Purpose: To determine whether donor or tissue characteristics of corneas for transplantation are predictive of reported adverse events occurring in the early postoperative period.
Methods: We compared preoperative donor and tissue characteristics of corneal tissues with or without reported adverse events from 2007 to 2011. Adverse event categories included primary graft failure, infection, surgical causes, recipient-related etiologies, and other causes. We included corneas transplanted via penetrating keratoplasty (PK) and endothelial keratoplasty (EK).
Results: Of 20,431 tissues included, there were 251 (1.2%) reported adverse events. Among all transplanted tissues, 67% were used for PK, and 33% were used for EK. The adverse event occurrence rate was 0.78% in PK versus 2.12% in EK (P < 0.0001). The donor characteristics associated with adverse events were male gender (P = 0.01) and cancer history (P = 0.03), which were associated with primary graft failure. In PK, the most frequently reported causes within 106 adverse events were recipient-related causes (n = 41, 0.30% of total PK tissues) and infection (n = 31, 0.23%). In EK, the most frequently reported causes within 145 adverse events were surgical complications (n = 72, 1.05% of total EK tissues) and primary graft failure (n = 41, 0.60%).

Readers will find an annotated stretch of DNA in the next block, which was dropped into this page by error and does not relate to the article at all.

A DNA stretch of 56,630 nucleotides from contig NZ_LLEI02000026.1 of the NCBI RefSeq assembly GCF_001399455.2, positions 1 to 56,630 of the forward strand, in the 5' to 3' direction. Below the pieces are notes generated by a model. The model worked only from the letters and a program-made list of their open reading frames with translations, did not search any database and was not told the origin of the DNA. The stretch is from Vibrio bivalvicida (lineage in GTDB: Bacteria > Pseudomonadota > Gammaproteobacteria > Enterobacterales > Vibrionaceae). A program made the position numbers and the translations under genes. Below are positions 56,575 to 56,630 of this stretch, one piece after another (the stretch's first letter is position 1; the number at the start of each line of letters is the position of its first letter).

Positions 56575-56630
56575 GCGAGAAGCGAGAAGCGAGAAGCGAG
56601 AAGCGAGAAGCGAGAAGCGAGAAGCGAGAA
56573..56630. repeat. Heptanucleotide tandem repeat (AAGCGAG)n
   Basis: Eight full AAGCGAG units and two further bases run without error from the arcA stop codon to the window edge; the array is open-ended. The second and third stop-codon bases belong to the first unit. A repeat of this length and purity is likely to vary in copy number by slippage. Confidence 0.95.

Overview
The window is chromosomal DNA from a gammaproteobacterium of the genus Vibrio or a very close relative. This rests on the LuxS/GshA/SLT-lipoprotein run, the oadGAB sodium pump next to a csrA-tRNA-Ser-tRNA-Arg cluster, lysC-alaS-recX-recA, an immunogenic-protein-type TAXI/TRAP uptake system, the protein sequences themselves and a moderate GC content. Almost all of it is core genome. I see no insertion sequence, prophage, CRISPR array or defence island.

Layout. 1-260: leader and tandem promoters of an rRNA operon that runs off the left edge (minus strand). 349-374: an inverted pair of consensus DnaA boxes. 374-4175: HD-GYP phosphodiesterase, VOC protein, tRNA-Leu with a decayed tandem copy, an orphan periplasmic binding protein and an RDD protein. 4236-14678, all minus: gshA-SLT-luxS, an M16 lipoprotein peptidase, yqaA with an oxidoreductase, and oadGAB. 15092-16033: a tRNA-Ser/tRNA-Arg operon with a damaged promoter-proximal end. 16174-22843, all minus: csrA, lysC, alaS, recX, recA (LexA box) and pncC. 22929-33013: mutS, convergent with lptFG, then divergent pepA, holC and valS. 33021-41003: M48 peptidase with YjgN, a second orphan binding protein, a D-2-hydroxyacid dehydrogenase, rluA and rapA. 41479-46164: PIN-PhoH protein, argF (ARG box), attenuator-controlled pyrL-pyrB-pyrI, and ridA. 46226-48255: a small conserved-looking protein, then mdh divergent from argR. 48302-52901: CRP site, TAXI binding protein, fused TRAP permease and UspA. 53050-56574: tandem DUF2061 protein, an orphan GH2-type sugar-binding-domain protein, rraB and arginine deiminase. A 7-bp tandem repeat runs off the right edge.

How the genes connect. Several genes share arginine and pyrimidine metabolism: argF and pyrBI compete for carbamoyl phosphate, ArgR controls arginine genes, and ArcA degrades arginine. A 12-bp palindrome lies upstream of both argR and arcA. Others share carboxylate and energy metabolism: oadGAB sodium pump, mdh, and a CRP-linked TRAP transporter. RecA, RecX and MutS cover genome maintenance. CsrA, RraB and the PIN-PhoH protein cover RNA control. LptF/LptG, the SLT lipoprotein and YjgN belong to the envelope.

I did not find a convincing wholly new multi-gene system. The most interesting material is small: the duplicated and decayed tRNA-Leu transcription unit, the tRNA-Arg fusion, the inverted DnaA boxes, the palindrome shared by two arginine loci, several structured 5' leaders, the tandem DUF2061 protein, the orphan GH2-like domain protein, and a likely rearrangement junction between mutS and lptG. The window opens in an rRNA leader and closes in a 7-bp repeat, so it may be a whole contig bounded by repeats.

Conclusions: The rate of reported adverse events was low. Adverse events more commonly occurred after EK. Increased rate of primary graft failure was associated with male donors and donors with a cancer history. Postcut tissue thickness, only in the year 2007, was the sole tissue characteristic associated with adverse events.